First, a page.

The lone voice of horticultural reason
Unsuitable trees for Zone 4
From those frigid, friendly foresters at the University of Minnesota’s School of Horticultural Sciences, here’s a new list of trees available from nurseries throughout Zone 4 that are proving to be less than adequate for the task at hand. Avoid the following:
Northern catalpa [C. speciosa] Hardiness limitations. Consider it Zone 5.
Amur corktree [Phellodendron amurense] Hardiness limitations. Consider it Zone 5.
Siberian crabapple [Malus baccata Jackii] A magnet for rabbits. Select only if providing complete winter protection from our furry, hasenpfeffer-inspiring friends.
Lincoln elm [Ulmus pumila x U. rubra ‘Lincoln’] Hybrid selection from a cross between Siberian elm and red elm that has apparent resistance to Dutch Elm Disease (DED) but has not been widely tested. Subject to severe defoliation by the elm leaf beetle.
Red (Slippery) elm [U. rubra] Species native to Zone 4, but susceptible to DED.
Regal elm [U. carpinifolia ‘Regal’] A DED resistant elm that is subject to severe defoliation by the elm leaf beetle. Use should be restricted to the southernmost edges of Zone 4
Rock elm [U. thomasii] Native to Zone 4, but susceptible to DED.
Sapporo Autumn Gold elm [U. carpinifolia ‘Sapporo Autumn Gold’] A DED resistant elm that is subject to severe defoliation by the elm leaf beetle.
Siberian elm [U. pumila] Widely planted as shelterbelt or windbreak tree that is resistant to DED but is subject to winter injury and defoliation by the elm leaf beetle. This tree is not suitable for urban plantings.
Downy hawthorn [Crataegus mollis] Very susceptible to rust and fire blight.
Washington hawthorn [C. phaenopyrum] Very susceptible to fire blight. Markedly less susceptible to rust than many other hawthorns. Cold hardiness limits the use of this species to the southernmost portions of Zone 4.
Note: Hawthorns may need winter protection from rabbits and are sensitive to deicing salt spray and run-off.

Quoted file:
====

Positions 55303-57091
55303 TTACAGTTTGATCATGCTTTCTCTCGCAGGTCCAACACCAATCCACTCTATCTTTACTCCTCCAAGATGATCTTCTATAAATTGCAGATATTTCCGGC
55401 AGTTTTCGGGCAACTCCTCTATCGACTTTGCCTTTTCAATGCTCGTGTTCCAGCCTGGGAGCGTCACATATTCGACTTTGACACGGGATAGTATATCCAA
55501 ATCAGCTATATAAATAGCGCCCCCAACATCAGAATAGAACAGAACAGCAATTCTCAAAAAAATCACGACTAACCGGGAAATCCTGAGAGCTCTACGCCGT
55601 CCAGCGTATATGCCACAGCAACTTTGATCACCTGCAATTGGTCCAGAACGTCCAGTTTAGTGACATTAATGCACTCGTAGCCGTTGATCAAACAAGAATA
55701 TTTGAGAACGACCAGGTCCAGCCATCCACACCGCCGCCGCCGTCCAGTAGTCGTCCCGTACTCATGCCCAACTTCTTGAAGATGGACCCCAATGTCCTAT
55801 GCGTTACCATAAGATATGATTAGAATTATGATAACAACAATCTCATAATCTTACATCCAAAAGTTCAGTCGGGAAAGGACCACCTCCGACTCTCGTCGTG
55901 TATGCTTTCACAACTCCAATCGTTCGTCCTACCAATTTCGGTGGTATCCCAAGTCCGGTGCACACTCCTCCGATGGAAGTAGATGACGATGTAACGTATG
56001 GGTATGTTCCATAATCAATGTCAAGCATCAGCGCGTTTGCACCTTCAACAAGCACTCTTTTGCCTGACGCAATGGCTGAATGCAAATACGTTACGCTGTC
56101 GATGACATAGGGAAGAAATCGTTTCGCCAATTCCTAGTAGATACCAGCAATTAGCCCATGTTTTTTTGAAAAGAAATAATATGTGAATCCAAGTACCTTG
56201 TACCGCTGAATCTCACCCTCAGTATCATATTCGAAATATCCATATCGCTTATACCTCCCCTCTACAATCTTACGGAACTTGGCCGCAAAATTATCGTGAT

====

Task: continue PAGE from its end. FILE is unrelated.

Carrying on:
Thornless honeylocust [Gleditsia triacanthos var. inermis] Zone 4 hardiness and Nectria cankers are concerns. Cultivars include ‘Halka’, Imperial, ‘Moraine’, ‘Shademaster’, Skyline, Summer Lace, and Sunburst.
Cucumbertree magnolia [Magnolia acuminata] Plant in protected locations, winter hardiness may be an issue.
Maple [Acer x fremanii] Existing cultivars have performed poorly due to an apparent lack of hardiness. Freeman maples should be used with caution in Zone 4.
Norway maple [A. platanoides] Winter hardiness and susceptibility to Eutypella canker limit the usefulness of this species and its cultivars in Zone 4.
Note: Maples other than Norway maple are sensitive to deicing salt. Maples perform better in lawn or park settings and in groups, rather than as single specimens in fully exposed boulevards. Planting with the root collar at ground line is important to see and treat girdling root syndrome.
Eastern pin oak [Quercus palustris] Intolerance to alkaline soils and marginal winter hardiness limit the usefulness of eastern pin oak within much of Zone 4.
Canadian plum [Prunus nigra] A small tree with white flowers in the early spring. ‘Princess Kay’ is a double-flowered cultivar that was collected from Itasca County and introduced by the University of Minnesota Landscape Arboretum. This species is very susceptible to black knot. Needs winter protection from rabbits.
Lombardy poplar [Populus nigra ‘Italica’] Lombardy poplar is an upright, fast-growing cultivar that is often used in windbreak and shelterbelt plantings. It is extremely susceptible to several canker diseases and as a consequence is short lived.
All poplars have shallow and aggressive roots. Do not plant near pavement where shallow roots can cause damage.
The Renegade Gardener